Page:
Arm shows faster, power-efficient mobile chip

Arm says the processor made using 28-nm will increase performance, battery life and talk time of smartphones

Chip designer Arm this week showed its first processor made using the advanced 28-nanometer manufacturing process, which should improve battery life and functionality in future smartphones.

The mobile chip will be smaller than its predecessor, which could make it work faster and use less power, Arm said in a joint statement with GlobalFoundries, which will produce the chip. It will bring advanced features like interactive gaming and high-definition video to devices like smartphones and netbooks.

The chip was shown at the 2010 Mobile World Congress in Barcelona this week. It will go into production in the second half of 2010 in the GlobalFoundries factory in Dresden, Germany.

The new chip will enable longer talk times and close to double the standby time of Arm's previous mobile chip. It will provide a 40 percent increase in computing performance while drawing 30 percent less power compared to existing Arm-based processors manufactured using the 40-nanometer manufacturing process. The chip could also be used in low-cost laptops and other devices like tablets, said Arm and GlobalFoundries.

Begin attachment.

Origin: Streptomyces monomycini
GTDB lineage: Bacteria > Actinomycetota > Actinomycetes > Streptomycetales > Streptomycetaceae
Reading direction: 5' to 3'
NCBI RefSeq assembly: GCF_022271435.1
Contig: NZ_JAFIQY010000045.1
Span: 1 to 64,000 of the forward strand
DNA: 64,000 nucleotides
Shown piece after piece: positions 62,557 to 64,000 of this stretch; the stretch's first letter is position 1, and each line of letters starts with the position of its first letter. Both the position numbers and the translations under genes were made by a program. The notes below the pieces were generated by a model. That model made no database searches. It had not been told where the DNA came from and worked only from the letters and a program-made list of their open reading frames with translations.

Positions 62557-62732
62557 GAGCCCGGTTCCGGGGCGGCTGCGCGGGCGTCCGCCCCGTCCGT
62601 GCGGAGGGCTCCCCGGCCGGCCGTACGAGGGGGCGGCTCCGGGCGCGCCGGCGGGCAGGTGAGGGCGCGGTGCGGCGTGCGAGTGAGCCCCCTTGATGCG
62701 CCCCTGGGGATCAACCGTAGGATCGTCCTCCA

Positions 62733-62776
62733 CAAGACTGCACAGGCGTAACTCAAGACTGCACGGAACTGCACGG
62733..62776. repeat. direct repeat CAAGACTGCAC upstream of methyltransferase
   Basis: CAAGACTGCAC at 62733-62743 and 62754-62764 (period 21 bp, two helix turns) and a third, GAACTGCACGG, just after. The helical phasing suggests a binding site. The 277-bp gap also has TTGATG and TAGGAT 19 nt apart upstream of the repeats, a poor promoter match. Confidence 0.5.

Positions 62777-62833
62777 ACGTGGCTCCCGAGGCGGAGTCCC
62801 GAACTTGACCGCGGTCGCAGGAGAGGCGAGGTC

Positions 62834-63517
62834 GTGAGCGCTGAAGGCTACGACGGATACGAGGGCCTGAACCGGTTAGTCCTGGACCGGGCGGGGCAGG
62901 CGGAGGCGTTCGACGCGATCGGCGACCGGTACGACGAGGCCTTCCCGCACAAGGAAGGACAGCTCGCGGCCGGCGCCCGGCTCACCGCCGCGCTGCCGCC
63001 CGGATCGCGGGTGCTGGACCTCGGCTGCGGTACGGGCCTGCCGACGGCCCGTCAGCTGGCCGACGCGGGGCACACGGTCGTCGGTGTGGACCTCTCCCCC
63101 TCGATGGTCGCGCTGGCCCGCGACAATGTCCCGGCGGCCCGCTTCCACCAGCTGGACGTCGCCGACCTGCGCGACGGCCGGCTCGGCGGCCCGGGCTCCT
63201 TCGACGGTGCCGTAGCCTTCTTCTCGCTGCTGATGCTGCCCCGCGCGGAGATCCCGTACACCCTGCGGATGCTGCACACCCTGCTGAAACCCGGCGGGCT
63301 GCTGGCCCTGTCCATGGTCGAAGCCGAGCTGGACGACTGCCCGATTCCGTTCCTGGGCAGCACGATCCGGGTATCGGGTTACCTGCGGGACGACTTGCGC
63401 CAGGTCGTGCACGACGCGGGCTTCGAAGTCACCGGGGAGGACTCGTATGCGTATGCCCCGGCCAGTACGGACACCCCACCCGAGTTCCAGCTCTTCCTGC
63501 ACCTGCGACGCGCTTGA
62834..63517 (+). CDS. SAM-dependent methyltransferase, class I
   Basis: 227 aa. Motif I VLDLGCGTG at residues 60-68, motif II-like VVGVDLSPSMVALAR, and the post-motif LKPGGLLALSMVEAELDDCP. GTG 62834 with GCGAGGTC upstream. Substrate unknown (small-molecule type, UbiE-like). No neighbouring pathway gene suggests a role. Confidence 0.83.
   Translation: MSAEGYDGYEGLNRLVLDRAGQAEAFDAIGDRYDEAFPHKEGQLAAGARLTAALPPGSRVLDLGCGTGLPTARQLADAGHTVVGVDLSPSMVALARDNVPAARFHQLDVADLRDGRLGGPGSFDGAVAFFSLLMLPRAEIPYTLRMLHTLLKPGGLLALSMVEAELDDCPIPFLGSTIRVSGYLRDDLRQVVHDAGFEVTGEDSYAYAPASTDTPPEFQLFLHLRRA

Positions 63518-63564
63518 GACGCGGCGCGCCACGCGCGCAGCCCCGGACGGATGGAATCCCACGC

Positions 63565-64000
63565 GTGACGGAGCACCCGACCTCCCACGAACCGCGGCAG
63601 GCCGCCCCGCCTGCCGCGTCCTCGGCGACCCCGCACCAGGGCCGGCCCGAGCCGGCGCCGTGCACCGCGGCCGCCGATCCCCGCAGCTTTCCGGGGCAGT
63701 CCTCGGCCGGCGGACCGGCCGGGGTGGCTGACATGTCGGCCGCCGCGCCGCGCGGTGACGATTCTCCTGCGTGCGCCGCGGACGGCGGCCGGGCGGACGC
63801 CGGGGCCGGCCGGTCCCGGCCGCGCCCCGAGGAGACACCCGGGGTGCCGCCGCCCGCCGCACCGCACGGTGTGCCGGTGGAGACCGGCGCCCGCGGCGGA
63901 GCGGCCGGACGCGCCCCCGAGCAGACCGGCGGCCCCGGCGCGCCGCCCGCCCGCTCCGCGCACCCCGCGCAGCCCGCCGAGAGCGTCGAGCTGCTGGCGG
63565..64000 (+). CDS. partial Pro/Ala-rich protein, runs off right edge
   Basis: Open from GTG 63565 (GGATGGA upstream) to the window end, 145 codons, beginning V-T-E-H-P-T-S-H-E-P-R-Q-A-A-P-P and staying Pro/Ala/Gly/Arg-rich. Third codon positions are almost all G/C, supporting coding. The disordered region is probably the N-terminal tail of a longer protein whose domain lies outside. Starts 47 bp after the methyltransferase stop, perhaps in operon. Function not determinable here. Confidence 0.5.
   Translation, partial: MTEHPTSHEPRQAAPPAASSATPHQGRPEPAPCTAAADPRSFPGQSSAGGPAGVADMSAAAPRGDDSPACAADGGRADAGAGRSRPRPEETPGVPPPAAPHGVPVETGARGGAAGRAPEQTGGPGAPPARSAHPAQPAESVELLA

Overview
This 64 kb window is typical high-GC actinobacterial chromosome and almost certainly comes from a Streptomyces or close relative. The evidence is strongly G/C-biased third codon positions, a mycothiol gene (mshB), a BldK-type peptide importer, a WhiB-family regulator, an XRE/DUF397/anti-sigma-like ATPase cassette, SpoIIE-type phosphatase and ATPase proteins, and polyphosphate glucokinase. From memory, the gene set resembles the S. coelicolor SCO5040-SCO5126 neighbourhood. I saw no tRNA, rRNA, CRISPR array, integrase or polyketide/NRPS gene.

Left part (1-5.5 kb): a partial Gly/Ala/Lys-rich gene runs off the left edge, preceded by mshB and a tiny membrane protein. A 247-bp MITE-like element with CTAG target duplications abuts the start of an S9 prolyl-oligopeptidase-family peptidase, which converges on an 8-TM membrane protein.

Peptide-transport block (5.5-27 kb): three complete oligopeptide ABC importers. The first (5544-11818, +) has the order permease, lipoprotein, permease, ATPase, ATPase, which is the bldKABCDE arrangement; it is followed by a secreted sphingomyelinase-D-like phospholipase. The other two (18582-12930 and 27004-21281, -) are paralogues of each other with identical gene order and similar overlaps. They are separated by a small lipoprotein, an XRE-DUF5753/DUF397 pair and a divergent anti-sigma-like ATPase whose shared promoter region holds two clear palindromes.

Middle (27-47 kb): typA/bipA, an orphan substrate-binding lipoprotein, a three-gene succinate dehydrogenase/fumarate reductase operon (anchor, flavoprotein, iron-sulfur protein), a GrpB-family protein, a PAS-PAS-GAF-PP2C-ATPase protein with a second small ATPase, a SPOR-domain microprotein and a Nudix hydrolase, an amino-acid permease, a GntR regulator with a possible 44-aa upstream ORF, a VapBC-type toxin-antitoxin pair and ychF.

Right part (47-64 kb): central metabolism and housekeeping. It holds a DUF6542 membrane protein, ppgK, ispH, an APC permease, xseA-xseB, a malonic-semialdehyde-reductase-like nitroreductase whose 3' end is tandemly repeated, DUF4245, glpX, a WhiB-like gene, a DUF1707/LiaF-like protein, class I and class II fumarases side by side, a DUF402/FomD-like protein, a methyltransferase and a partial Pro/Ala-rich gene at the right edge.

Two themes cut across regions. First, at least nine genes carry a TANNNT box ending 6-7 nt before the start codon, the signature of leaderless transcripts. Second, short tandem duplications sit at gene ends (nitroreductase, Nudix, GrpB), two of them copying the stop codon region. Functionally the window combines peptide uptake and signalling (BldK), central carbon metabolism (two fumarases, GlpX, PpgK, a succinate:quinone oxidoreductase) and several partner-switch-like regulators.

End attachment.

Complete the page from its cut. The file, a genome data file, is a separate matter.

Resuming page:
The chip will be based on Arm's Cortex-A9 design, which is used by companies like Nvidia. Nvidia offers the dual-core Tegra 2 chip for devices like low-cost laptops and tablets. Arm also said it would extend the intellectual property around the 28-nanometer process design to other partners including IBM.

Arm was not available for comment on when devices based on the chip would become available. Depending on the licensee, the most advanced chips with Arm processors are made using the 40-nm or 45-nm processes.

GlobalFoundries, which was spun off from Advanced Micro Devices last year, said it would offer production of chips based on Arm licenses to customers. The fab company lists more than 150 customers, including STMicroelectronics, Qualcomm and IBM. The 28-nm process gives Arm an advantage over Intel, whose most advanced chips are made using the 32-nm process.

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Agam Shah

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